In addition to numerous local campaigns, she also served on finance committees for presidential candidates Al Gore and John Kerry, and attended both of their Democratic conventions. “I still think now what a difference it would have made if Al Gore had actually won,” Land said. “It would be a different world.”
She’s also involved with the upcoming 2018 elections, assisting with the campaign of Florida House District 60 candidate Debra Bellanti, who is facing Jackie Toledo for the seat.
Land also plans to back a Tampa mayoral candidate, but hasn’t decided which one just yet. “I’ll say this though, I won’t support anyone who doesn’t support relations with Cuba, that’s one of my top things. That and wanting to help the homeless,” she said.
In October, she visited Cuba with a group of local leaders including Tampa City Councilwoman Yvonne Yolie Capin and St. Petersburg City Councilwoman Darden Rice. Land said she has always been fascinated by Cuba’s history, and was excited to experience its culture firsthand. “I’ve never had the opportunity to go before. I was taken with the architecture,” she said. She noted that other countries, including Russia and Brazil, have fostered a relationship that she wishes the United States could have. She’s disappointed by recent backward steps President Donald Trump’s administration has taken in regard to opening travel and trade with Cuba. “We’re missing out because of this ‘cut off your nose to spite your face’ attitude. Cuba has so much to offer.”
She added, “I, as one individual, am going to do everything I can to promoted a closer relationship with Cuba.”
Outside of politics, Land gives back to the Tampa Bay community in other ways.
In the early 1980s, she was the first woman president of the Tampa Horse Show Association. She also went on to help found the Gasparilla Charity Horse Show.
Environmental issues have always been close to her heart, as well. She currently serves on the Feedback Committee for the Hillsborough County Environmental Protection Commission. She also worked with the Sierra Club and 1000 Friends of Florida to bring the documentary “Troubled Waters” to the Tampa Theatre.
Homelessness is another issue of importance to her. She serves on The Salvation Army Tampa board, and has worked closely with Metropolitan Ministries for decades. She recalls receiving a call for help from Metropolitan Ministries in the 1970s. “Back when it was just a soup kitchen and the gap house across the street,” she said. Because of zoning violations, the soup kitchen was on the verge of being shut down, and the gap house needed a new roof and bathrooms, she said. In addition to helping fund the projects, Land also brought in volunteer workers to get the jobs done. The projects were completed during the holiday season “and that was the best Christmas I ever had,” she said.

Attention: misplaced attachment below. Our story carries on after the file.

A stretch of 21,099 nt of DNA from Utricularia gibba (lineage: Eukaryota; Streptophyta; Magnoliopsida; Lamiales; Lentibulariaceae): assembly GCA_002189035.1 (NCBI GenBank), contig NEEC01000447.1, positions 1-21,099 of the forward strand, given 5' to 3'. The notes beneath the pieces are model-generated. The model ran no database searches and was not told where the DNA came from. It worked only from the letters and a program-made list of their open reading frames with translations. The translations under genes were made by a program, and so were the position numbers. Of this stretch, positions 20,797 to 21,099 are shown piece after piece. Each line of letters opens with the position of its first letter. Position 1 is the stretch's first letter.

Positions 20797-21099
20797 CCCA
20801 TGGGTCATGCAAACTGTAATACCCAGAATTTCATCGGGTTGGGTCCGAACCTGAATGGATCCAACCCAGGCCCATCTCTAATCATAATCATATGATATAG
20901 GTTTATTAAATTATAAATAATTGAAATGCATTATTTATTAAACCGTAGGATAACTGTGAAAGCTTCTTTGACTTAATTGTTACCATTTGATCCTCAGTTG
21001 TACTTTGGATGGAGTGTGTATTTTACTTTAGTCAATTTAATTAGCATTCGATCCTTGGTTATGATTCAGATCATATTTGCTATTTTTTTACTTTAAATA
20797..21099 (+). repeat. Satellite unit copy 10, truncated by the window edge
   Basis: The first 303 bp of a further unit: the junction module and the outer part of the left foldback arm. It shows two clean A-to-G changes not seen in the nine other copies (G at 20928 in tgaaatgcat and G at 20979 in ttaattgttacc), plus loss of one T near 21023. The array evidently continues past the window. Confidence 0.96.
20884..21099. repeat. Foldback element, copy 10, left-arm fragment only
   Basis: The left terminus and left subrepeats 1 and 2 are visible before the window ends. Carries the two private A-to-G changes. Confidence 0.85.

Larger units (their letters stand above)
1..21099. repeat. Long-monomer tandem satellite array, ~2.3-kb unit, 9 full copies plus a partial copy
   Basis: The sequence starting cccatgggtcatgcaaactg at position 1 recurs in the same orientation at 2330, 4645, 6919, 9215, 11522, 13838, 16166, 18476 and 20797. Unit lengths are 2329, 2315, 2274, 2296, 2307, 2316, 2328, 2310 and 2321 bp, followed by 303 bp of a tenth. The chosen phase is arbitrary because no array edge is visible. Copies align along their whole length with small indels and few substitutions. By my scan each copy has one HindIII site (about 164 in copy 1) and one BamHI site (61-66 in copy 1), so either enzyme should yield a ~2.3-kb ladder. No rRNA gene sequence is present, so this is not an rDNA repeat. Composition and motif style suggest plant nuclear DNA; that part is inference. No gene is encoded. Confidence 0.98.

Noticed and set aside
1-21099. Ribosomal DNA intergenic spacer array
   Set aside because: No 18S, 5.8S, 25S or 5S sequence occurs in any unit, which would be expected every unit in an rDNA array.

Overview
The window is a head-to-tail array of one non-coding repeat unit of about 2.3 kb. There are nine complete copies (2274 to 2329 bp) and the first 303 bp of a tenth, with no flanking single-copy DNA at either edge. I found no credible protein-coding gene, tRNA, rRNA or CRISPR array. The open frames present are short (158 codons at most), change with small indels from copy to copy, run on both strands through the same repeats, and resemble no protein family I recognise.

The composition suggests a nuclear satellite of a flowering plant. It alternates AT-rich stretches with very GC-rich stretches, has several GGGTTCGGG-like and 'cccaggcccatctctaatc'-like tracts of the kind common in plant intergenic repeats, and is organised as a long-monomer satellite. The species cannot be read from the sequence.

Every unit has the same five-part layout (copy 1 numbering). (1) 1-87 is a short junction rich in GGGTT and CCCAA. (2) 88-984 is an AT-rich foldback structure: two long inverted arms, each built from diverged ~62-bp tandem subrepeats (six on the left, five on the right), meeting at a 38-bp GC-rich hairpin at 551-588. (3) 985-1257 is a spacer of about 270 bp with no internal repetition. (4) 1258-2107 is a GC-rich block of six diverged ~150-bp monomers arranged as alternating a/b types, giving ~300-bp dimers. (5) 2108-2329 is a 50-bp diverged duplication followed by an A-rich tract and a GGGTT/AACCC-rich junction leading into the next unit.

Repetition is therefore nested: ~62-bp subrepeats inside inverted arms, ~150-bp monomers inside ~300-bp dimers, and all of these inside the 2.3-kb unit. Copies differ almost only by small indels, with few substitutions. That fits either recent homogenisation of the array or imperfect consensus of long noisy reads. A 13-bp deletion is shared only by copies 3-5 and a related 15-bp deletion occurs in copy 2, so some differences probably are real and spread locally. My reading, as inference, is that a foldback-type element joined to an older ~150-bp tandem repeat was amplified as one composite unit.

She continues to work closely with Metropolitan Ministries, supporting their efforts to help create a facility similar to Pinellas Safe Harbor in Hillsborough County. “I don’t think people should be arrested for being homeless,” she said. “It’s expensive. At Pinellas Safe Harbor, you have a case worker, a clinic if you need medical help, and you have a safe place to sleep, eat, and store your belonging. And a case worker is helping you. You can go out in the day time and look for a job, and you come back at night. This all makes sense.” She hopes with a changing of the guard in November, with a new mayor and a new sheriff in place, this can become a reality.
Land is always on the lookout for Democratic candidates who embrace these issues that are so important to her.
She’s “fired up” for the 2018 midterm elections. “I’m so unhappy with our Republican leadership,” she said.
She’s excited by the Democratic Party’s building momentum. “Everyone keeps saying it’s going to be a blue wave in 2018,” she said. “I say, oh no, it’s going to be a blue tsunami.”
She’s amazed by the number of women running for office. In 2017, 25,000 women ran for political seats at different levels. “The two previous years, there were 5,000 combined,” she said. There are even more running this year.
“Women, we are the nurturers, and you don’t take advantage of our children. We just aren’t going to stand for it,” Land said. “So Republicans are in for a big jolt, if they’re not already feeling it. It’s going to be a tsunami, not just a blue wave.”